The Pennsylvania Model of Recovery

Alcoholism is a big problem throughout the world and the treatment for it varies widely from counseling to prescription drug treatments. Alcohol recovery can be hard to deal with for the patient, their family and their friends. The issue of alcoholism is quite common and has probably affected far more people than the statistics tell us.

The current figures for alcohol abuse tell us that 1 in 6 people in the United States have a drinking problem. The reasons for alcohol dependence are numerous but they all inherently rely on the fact that alcoholism is an addiction brought about by the euphoric feeling associated with drinking.

The Pennsylvania Model of Recovery is a treatment based on evidence rather than other types of treatment that may rely on spiritual or faith as their base for treatment. The method requires the use of approved medications as part of its make up, along with counseling procedures that encapsulate cognitive behavioral therapy.

The method is named after the research that was undertaken by Dr. Joseph Volpicelli at the University of Pennsylvania’s Treatment Research Center in Philadelphia. Dr Volpicelli through his research at the unit began to realize that alcohol dependence was in fact a disease with distinct biological, social and psychological components.

He believed that the treatment of alcohol dependence required a new approach after his findings that involved a wider scope. He recognized that drugs such as Naltrexone were an important part of the treatment process as used in the Sinclair Method. The difference between the Sinclair Method and his approach was his belief that there needed to be a psychosocial approach to the patients treatment also.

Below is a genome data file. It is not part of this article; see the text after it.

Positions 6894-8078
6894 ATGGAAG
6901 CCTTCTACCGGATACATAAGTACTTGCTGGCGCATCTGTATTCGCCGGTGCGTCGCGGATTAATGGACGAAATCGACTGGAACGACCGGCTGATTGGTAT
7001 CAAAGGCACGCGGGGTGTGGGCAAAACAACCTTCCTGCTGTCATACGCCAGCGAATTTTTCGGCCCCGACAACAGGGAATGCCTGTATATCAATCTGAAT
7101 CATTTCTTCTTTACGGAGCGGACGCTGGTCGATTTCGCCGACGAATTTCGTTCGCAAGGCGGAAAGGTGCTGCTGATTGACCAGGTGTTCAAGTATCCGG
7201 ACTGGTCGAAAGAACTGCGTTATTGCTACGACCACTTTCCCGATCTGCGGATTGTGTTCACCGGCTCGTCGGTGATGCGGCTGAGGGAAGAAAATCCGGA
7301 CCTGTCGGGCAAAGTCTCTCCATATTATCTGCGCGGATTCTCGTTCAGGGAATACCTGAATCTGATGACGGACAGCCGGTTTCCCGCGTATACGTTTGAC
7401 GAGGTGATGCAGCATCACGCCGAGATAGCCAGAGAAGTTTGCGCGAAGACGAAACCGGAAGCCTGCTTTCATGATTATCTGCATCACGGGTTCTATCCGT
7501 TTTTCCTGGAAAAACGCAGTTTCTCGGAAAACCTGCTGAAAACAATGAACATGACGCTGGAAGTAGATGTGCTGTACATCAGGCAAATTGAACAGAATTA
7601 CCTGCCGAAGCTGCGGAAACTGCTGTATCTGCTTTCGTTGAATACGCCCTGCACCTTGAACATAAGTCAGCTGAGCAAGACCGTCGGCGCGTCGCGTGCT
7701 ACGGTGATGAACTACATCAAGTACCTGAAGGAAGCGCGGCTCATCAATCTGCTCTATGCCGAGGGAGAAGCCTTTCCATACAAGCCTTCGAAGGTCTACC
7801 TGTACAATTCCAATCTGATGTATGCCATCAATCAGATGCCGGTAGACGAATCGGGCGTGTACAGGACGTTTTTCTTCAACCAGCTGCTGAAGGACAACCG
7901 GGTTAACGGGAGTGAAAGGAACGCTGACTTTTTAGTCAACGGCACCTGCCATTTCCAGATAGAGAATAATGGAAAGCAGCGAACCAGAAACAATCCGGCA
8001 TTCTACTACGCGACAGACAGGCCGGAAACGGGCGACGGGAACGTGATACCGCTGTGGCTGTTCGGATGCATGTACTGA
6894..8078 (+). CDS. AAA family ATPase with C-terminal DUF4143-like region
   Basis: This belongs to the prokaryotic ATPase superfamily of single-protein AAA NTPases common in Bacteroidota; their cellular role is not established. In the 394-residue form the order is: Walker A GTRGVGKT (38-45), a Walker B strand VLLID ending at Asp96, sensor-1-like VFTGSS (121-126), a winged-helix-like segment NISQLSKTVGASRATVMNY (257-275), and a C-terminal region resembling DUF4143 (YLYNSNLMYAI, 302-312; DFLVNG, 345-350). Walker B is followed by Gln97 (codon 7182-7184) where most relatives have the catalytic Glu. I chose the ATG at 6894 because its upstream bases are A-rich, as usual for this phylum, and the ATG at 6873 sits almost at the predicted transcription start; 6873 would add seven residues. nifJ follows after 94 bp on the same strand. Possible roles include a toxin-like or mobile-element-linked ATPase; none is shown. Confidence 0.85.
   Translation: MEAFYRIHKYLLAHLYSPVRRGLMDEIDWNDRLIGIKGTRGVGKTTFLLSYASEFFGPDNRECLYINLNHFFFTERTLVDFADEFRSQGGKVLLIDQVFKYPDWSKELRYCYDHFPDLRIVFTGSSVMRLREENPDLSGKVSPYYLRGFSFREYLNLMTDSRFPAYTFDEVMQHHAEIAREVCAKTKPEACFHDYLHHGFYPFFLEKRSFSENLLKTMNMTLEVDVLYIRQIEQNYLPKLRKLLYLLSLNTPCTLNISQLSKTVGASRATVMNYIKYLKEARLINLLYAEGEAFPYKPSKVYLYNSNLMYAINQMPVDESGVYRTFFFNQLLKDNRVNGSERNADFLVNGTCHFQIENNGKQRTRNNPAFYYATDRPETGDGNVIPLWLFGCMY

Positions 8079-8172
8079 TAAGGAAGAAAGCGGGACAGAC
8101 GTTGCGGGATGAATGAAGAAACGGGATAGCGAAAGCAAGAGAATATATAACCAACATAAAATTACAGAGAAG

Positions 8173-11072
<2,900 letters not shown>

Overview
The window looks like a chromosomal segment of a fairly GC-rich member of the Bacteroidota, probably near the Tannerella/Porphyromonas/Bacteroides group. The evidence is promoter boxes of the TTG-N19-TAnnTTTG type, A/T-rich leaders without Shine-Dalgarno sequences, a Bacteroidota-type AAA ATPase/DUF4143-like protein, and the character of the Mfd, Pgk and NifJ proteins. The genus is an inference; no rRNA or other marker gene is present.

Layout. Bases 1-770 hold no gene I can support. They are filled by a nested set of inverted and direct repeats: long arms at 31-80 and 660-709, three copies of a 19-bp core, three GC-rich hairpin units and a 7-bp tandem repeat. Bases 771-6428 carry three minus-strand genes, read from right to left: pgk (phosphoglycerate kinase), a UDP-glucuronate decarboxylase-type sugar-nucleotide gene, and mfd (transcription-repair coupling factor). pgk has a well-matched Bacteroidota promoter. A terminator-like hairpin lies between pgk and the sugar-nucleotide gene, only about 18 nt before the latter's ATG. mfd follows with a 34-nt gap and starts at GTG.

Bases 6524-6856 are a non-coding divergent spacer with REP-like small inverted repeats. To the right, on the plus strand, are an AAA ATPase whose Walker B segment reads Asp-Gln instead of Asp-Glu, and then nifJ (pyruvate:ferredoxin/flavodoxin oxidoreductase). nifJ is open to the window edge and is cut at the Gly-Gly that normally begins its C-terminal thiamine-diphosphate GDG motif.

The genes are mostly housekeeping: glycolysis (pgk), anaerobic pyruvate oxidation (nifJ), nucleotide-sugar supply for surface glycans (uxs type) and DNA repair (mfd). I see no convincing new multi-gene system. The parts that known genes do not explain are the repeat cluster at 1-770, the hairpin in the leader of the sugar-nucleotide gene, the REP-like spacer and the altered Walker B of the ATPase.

The Pennsylvania Model recognizes that most people that are dependent on alcohol and want to be helped can’t get past the first stage, which is the intense craving they have for alcohol. Their intense craving has been built up through repeated behavior over several years and the possibility of them relapsing is all the more likely. The University of Pennsylvania can draw upon 30 years of clinical trials as evidence of its approach to the treatment of alcoholism. Also the respect of its peers in the scientific community at large in recognizing their pioneering research into the methods they suggest.

Dr. Volpicelli’s lack of enthusiasm for the established treatment methods such as AA, hastened him to bring to the wider attention of alcoholism treatment professionals the need for new ways to deal with the treatment of alcohol dependents. In 1997 the Assisted Recovery Centers of America alongside Dr. Volpicelli became the first providers to accept the Pennsylvania method of Recovery and all of it protocols. The medication Naltrexone helps to break the cycle allowing the individual to focus on the recovery stage.

Using the psychological tools available such as Cognitive Behavioral Therapy, Motivational Interviewing and also Rational Emotive Behavior Therapy the patient can begin to set goals on becoming alcohol free. Continued therapy will work to help the patient become more motivated, positive and work towards a more healthy way of living without the need for alcohol.